Incarceration & Unemployment, Europe & the U.S.
Steve Roth wonders, how do incarceration rates affect unemployment numbers?
Europe has consistently higher unemployment than the U.S., but the U.S. has far and away the highest incarceration rate in the world — .75% of the population. (World Prison Population List [PDF], compiled since 1992 by Roy Walmsley of the International Centre for Prison Studies.)
Only Russia comes even close, at .63%. (Canada: .12%. Australia: .13%. China .18%. Germany .09%.) Our rate is four to eight times that of most other countries.
Prisoners aren’t part of the unemployment calculation. They’re not counted as part of the work force, and they’re not counted as unemployed. There are various arguments about whether that makes sense (feel free to comment), but if we include them in the calculations, what do unemployment rates look like? …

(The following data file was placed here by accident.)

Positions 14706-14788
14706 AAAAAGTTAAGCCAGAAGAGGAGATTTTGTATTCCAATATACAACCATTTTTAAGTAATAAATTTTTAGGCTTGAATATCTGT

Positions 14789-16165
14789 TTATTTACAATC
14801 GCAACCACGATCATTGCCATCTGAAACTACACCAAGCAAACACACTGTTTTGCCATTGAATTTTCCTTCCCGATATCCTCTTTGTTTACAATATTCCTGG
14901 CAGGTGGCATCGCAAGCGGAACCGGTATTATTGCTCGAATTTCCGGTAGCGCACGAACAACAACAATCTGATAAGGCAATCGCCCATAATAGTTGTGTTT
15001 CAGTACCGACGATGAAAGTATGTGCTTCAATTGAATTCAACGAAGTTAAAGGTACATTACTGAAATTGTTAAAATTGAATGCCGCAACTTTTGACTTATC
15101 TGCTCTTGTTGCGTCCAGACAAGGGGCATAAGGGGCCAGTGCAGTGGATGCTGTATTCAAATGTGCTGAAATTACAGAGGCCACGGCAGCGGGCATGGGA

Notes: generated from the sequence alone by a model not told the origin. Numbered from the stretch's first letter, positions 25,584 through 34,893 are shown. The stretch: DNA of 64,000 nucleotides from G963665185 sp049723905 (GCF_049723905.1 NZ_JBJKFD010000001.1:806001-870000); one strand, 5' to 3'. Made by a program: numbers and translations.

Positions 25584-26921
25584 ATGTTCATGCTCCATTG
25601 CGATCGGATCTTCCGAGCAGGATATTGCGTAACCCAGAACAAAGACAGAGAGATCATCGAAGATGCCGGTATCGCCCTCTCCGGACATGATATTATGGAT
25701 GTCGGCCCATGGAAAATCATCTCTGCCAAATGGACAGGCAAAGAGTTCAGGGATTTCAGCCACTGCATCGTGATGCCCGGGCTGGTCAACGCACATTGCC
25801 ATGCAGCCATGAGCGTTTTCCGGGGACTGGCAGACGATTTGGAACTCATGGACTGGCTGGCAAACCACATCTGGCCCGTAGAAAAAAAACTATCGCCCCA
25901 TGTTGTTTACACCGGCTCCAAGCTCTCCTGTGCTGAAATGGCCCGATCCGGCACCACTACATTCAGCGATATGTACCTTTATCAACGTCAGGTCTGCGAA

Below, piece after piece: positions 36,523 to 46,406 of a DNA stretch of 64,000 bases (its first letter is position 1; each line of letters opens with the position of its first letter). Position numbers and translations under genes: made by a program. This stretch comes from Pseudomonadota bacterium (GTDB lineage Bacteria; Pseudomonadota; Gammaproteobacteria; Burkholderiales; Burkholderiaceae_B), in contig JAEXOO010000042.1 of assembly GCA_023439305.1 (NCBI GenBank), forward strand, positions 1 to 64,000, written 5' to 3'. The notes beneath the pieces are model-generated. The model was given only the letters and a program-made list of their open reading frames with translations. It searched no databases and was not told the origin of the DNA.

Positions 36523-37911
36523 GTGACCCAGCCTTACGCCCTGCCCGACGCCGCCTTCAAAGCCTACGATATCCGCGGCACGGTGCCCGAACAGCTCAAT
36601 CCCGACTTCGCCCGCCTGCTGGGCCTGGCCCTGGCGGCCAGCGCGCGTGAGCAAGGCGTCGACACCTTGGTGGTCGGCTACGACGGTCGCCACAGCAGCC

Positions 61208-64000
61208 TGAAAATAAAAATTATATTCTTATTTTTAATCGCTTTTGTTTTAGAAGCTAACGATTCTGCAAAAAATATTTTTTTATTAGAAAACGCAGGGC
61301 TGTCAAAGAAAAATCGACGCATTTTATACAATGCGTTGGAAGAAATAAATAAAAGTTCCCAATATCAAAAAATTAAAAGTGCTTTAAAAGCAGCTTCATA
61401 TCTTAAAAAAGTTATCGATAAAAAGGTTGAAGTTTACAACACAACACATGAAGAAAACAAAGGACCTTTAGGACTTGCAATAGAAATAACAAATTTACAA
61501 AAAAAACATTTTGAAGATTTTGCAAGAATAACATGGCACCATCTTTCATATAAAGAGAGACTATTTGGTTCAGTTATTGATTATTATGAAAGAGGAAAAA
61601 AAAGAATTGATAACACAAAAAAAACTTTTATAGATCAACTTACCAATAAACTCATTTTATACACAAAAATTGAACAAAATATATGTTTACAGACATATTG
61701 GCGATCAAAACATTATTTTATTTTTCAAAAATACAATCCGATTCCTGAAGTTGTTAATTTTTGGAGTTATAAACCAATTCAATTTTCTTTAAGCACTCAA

In 2008, all of the difference between EU15 and U.S. unemployment rates is accounted for by the prison population. The cynical view would say that we just imprison our unemployed, which doesn’t strike me as the most economically efficient arrangement.
You could fairly call me cynical.
KIND OF RELATED – The New Miss America’s Cause: Children of the Incarcerated. Laura Kaeppeler, Ms. Wisconsin, the newly crowned Miss America was one:
From her website:
- Nationwide, more than two million children have a parent who is incarcerated in state or federal prison or local jail.
- Children with imprisoned parents are almost six times more likely than their peers to become incarcerated at some point in their lives.
- About one in 40 children have an incarcerated father.
- More than ten million children have parents who were at one time imprisoned.
- About one in 359 children have an incarcerated mother.
- There is no one agency responsible for their welfare.
- Anger, isolation, sadness, fear, anxiety and guilt are commonly experienced emotions for these children.
- School failure, delinquency and intergenerational incarceration are common outcomes.